After reading Heck's excellent post about recruiting and player development, I had a few things to add and hopefully improve upon. Long, first post with graphs, so this should be good. I also used quite a few things from MGoBlog's Mathlete.
Two things stood out to me that I either disagreed with or wanted to improve upon: the formulation of the average recruiting ranking, and also the way we view "success."
First, I feel like Heck's use of average recruiting rankings is useful but could be improved. The general question is, "do coaches get the most out of their players?" so in the most general sense comparing how good a recruiting class was to the results of the team. Importantly, we're viewing success from the 2007-2011 seasons, so the players in the 2012 recruiting class can be thrown out of this analysis for now.
Further, players from the 2003 recruiting class forward all contributed to team success between 2007 and 2011. But these players did not all contribute evenly, simply due to only have four years of eligibility. My proposition is this - let's weight each recruiting class from 2003 forward by the number of seasons a recruit from that season could have contributed . A player in the 2003 recruiting class, if they redshirted, could only have contributed in 2007, so the 2003 class should have a weight of 1. A player in the 2004 class could have redshirted and then played in 2007 and 2008, so they should have a weight of 2, and so forth. (Important note - 2006, 2007 and 2008 all have weights of 4). In this way, players from the 2006, 2007, and 2008 classes have the most weight in terms of recruiting.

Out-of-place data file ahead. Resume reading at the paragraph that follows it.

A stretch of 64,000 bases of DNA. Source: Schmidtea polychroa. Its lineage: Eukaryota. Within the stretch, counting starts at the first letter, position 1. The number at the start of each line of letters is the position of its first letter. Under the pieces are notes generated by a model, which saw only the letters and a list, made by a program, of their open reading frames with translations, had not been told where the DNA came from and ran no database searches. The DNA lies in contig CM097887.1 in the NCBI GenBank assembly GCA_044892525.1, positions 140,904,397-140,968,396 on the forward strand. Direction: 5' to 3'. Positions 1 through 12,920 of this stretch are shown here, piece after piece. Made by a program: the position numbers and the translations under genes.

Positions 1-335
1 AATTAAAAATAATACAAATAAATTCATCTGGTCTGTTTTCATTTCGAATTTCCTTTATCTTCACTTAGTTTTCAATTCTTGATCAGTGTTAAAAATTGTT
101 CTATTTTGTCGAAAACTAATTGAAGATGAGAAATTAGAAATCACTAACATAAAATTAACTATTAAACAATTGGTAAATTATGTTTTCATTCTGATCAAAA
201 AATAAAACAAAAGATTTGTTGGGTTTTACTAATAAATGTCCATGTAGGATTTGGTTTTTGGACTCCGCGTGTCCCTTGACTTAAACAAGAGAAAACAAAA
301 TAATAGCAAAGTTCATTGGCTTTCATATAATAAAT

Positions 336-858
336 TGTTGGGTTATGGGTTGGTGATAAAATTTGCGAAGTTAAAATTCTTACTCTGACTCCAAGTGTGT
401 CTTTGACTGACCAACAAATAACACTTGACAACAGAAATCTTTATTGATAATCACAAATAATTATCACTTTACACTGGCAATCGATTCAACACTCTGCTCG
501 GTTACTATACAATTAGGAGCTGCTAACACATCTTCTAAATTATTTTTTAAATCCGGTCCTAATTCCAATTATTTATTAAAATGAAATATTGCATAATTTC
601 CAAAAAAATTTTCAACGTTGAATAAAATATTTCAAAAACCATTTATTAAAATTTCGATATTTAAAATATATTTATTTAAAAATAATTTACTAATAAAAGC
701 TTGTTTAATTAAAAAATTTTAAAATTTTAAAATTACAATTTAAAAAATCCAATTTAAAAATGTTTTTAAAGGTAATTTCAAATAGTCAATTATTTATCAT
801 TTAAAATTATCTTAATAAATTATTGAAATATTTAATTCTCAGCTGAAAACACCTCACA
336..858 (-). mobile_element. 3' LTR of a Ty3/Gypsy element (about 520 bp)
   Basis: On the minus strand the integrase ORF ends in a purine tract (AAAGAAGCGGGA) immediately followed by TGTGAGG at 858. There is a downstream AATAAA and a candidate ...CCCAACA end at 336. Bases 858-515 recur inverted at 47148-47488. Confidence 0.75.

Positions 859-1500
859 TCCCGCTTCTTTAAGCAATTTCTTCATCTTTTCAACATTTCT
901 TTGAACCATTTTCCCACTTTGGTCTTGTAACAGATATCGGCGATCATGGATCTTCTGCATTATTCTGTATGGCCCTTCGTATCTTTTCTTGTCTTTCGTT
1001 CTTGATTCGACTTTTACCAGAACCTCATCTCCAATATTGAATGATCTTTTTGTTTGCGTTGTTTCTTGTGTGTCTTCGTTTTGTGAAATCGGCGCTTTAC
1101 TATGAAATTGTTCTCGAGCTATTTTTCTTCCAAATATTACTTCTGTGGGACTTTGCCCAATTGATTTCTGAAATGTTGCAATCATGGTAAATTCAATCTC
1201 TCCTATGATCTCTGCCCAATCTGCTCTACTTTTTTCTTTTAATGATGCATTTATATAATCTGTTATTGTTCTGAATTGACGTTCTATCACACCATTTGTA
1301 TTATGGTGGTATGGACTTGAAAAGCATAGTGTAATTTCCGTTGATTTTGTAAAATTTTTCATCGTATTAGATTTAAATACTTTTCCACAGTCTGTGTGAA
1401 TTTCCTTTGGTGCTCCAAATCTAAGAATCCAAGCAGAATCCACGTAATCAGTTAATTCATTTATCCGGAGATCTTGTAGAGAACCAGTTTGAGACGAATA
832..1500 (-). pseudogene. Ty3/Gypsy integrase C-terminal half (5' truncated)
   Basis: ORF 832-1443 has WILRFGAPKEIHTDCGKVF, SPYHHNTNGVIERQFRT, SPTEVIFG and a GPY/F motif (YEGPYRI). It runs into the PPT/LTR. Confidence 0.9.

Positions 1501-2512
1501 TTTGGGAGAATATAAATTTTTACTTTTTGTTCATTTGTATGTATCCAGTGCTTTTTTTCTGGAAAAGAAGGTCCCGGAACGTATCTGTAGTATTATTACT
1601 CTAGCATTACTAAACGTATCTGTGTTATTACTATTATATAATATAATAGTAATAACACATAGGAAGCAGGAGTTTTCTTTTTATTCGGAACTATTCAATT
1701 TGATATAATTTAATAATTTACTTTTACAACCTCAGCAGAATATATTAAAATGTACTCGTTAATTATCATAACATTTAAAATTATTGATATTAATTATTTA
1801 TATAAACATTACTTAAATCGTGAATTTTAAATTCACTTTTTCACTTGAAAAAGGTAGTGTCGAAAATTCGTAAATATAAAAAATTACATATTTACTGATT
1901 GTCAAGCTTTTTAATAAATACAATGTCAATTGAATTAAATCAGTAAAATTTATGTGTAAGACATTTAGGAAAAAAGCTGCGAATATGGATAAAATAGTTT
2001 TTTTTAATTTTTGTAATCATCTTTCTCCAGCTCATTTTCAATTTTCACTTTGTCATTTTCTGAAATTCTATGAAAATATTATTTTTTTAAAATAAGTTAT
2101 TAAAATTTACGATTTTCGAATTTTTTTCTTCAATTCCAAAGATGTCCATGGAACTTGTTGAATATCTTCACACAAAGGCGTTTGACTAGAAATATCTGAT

We'll sum the weighted numbers, then divide by the number of weighted years (24). Here's Heck's table with my addition:
Not too many major differences here. Illinois recruiting in 06-08 bring them up to MSU's level, while OSU, UM, and PSU are all separated from the pack a bit. Our relatively unheralded classes over the heavily weighted years bring us down (and make our success recently even more impressive).
Using these revised average class rankings, here's Heck's chart of teams with average All Big Ten players against average recruiting class ranking:
I left out specific team labels in favor of the regression line. This shows us that still, average recruiting class rankings don't explain the number of All Big Ten performers very well. Those three teams bunched? Iowa, Wisconsin, and Michigan State. Dantonio wasn't kidding about modeling his program after the ones in Madison and Iowa City. The only other team to outperform their recruiting ranking expectation ( by having their data point above the regression line)? Penn State.